On a clear Sunday in March, Josh Singer and Sarah McLaughlin stood before a bowl-shaped, 2.7-acre lot in Washington, D.C.’s Park View neighborhood, wondering whether their vision for a community garden would ever really come to pass. The lot had been tied up in red tape for months, and no city agency even had record of the land. “I didn't think we'd ever get permission to use it,” admits McLaughlin.
The organizers also needed to raise $700 for a water meter, and though they had been canvassing, flyering, and blogging for some time, they didn't know if anyone would claim the garden beds they were planning, let alone volunteer to build them.
That day, more than 100 sets of hands showed up ready to dig, haul, and hammer. They built two dozen raised beds, a compost bin, and a fence made of wood pallets. The bloc of volunteers was so vast and their buy-in so fierce that soon the garden expanded from the initial planned 25 beds to 60. Soon, the area was studded with fruit trees, a berry garden, colorful hand-painted signs, and a public plot that can be collectively maintained and harvested.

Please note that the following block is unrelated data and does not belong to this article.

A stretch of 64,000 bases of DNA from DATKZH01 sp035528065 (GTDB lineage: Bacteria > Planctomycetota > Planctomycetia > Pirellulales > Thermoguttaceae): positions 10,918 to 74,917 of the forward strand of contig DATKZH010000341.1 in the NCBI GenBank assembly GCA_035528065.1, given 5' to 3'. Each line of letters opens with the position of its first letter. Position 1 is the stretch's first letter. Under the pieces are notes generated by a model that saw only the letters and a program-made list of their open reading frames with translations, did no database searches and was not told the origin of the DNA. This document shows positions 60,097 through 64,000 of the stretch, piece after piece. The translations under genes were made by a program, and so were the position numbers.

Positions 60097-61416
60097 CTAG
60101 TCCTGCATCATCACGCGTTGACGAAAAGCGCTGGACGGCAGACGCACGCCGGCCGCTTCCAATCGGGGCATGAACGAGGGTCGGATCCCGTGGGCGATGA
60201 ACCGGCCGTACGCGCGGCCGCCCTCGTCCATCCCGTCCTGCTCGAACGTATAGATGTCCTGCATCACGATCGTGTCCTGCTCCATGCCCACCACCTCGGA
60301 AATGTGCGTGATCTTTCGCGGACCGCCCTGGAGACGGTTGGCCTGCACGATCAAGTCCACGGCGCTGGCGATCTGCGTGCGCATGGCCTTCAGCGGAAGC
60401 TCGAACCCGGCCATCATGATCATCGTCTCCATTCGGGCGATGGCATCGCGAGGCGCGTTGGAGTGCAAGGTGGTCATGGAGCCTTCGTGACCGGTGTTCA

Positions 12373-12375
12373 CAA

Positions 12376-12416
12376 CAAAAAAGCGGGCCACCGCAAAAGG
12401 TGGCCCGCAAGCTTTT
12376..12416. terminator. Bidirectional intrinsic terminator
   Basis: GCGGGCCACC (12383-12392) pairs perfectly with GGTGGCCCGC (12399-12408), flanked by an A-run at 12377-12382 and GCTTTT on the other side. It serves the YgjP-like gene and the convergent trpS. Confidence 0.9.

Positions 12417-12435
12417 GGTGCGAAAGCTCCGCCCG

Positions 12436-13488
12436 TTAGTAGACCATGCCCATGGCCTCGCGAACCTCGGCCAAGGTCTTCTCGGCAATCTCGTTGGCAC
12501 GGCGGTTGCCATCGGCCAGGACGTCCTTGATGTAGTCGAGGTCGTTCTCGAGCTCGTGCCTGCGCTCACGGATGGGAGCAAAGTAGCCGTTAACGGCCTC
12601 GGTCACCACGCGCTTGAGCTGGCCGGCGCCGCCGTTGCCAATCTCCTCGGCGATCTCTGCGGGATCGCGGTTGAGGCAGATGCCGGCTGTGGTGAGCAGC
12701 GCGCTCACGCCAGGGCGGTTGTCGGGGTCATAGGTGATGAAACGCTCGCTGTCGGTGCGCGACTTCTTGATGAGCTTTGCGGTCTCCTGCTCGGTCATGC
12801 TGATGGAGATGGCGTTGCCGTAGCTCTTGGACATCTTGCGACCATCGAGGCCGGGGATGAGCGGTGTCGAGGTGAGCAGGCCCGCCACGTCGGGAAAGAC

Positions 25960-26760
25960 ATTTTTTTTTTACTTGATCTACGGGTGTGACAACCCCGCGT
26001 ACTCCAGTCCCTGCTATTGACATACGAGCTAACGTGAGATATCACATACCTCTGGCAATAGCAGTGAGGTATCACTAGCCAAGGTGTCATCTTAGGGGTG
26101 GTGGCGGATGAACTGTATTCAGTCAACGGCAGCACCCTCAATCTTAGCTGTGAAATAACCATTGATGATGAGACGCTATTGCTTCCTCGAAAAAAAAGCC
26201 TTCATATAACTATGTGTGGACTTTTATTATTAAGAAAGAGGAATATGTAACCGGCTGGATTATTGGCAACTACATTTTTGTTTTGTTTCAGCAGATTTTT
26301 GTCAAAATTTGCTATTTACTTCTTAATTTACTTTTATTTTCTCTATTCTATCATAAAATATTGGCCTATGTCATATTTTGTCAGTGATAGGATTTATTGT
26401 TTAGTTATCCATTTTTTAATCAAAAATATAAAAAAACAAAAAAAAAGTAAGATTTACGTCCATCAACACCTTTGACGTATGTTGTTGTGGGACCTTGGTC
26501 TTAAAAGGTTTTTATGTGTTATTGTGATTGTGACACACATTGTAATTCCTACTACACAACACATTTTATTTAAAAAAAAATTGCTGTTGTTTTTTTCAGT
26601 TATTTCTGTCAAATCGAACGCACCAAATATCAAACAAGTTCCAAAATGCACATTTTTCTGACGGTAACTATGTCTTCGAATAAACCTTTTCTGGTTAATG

Now, as it completes its first growing season, Wangari Gardens, named for the late Nobel laureate Wangari Maathai, is a good example of the kinds of roller coasters scrappy new community gardens often face -- and the power of persistence.